International News From the Field: Europe

September 24, 2020

The economies and industries of Europe were hit hard by the effects of the pandemic and are only now stabilizing a bit and starting to turn around. The auto industry is still upside down due to excess capacity but defense, aerospace, and medical are better poised for recovery. GDP forecasts for 2020 for the Eurozone have been upgraded, and the PMI has just edged up over 50%. For more intel, read on.

  • As of mid-September, the decline of industrial production in Europe seems to have slowed. For the EU, it was -7.7 % YOY, better than the forecasted -8.2% and markedly better than the double-digit figures of prior months.

  • The end of the year GDP forecasts have been marked up to -8% for the Eurozone, -9% for the U.K. and -4.7% for the emerging markets of Eastern Europe.

  • The airlines continue to struggle, and flights are down. However, the relevant aerospace technology business continues to grow, particularly for European companies working with U.S. manufacturers. 

  • U.K.-based BAE Systems has received a contract from Aerion Supersonic in California to supply the flight control system for its new AS2 supersonic business jet.

  • BAE Systems is also collaborating with U.S. start-up company Jaunt Air Mobility, founded in 2018 in New Jersey, to explore the development of electric urban air mobility vehicles.

  • A joint venture between BAE Systems and Prismatic, another U.K. company, designed, built, and recently test flew an unmanned solar-powered aircraft in just 20 months. Dubbed the PHASA-35, the aircraft can remain airborne for a year and deliver communications, surveillance, and remote sensing. It is to provide services for border protection and disaster relief at a much cheaper cost than using satellites. The PHASA-35 was tested in southern Australia and weighs only 330 lbs. and has a wingspan of 115 feet.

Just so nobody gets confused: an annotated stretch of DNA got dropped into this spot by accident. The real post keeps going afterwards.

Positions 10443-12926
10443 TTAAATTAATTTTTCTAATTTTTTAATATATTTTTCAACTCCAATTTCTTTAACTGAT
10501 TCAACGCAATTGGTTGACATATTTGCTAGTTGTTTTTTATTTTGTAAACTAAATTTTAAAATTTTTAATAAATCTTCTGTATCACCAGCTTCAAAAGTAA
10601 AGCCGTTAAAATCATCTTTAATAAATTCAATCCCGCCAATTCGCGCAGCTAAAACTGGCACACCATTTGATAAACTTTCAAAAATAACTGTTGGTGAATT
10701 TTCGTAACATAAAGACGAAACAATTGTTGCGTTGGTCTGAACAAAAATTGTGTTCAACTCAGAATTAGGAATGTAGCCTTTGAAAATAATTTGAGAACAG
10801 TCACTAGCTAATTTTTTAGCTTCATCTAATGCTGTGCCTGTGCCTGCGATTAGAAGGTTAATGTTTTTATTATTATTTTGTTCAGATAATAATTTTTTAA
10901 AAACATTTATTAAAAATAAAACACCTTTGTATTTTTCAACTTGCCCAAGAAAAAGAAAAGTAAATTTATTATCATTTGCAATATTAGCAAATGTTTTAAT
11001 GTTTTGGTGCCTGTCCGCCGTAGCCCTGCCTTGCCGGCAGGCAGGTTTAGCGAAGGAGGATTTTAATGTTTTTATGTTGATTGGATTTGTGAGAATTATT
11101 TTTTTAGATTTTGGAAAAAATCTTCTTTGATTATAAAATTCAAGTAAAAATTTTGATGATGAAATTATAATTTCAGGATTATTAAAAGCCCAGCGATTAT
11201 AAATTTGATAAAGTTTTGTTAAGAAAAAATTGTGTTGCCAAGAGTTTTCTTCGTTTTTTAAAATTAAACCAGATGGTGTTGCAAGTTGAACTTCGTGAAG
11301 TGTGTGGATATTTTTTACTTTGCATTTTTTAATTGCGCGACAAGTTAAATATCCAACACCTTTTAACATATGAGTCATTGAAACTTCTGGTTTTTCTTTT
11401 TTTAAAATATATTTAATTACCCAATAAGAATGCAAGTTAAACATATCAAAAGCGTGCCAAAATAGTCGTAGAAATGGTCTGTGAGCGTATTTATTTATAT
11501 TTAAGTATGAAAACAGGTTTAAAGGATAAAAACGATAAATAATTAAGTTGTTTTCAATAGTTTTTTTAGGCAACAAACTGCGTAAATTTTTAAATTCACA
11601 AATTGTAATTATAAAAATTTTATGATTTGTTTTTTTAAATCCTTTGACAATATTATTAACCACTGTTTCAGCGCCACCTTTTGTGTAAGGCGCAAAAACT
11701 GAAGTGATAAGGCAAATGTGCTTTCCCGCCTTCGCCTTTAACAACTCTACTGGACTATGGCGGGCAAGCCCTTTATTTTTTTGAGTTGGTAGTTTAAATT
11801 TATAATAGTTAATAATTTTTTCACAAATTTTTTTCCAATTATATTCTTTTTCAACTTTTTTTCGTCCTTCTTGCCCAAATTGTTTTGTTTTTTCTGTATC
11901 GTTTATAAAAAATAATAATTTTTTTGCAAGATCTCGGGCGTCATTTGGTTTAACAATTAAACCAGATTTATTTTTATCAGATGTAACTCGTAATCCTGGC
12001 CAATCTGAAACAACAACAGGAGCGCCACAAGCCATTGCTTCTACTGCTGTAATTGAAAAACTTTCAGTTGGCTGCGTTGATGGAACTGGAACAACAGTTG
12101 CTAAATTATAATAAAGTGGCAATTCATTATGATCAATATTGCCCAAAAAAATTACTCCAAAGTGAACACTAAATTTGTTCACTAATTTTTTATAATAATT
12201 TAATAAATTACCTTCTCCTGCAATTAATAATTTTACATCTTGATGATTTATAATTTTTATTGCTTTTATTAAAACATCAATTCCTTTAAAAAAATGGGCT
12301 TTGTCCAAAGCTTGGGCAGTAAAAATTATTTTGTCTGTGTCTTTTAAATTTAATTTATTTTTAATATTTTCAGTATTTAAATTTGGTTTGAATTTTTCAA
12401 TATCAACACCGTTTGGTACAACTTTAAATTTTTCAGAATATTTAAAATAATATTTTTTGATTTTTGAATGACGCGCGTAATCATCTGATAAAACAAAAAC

• Airbus announced three new zero-emission concept aircraft powered by hybrid hydrogen turbofan and turboprop engines. The France-based company is positioning itself to lead the way in the decarbonization of the aviation industry.

  • U.K.-based Easy Jet is collaborating with U.S.-based Wright Electric to develop engines for electric narrow-body aircraft. Electric planes will only be able to fly relatively short distances but could play an important role in the aviation industry's push to cut its carbon emissions.

  • Of the 298 automobile assembly and engine production plants in Europe, 196 are within the EU. Most are in Germany (25), U.K. (19), Russia (16), France (13), and Italy (11). In 2019, they manufactured over 18.5 million vehicles. YOY vehicle registration is down 32%, indicative of the present excess capacity in this sector as consumers continue to shy away from new auto purchases.

  • With just 15 weeks before the Brexit transition period expires, European automotive industry leaders joined forces to call on the EU and U.K. to secure an ambitious free trade agreement (FTA) without further delay. Negotiators on both sides must now pull out all the stops to avoid a “no deal” at the end of the transition, which, according to new calculations, would cost the pan-European automotive sector some $128 billion in lost trade over the next five years. The auto industry supports 14.6 million jobs, or 7% of all jobs in the EU and U.K.

  • As expected, machine tool orders are down except for used machinery. Present and anticipated financial restraints are affecting capital investment in all industrial sectors with the exception of defense and medical.

For more information on European manufacturing, please contact Hubert Sawicki at HSawicki@AMTonline.org.

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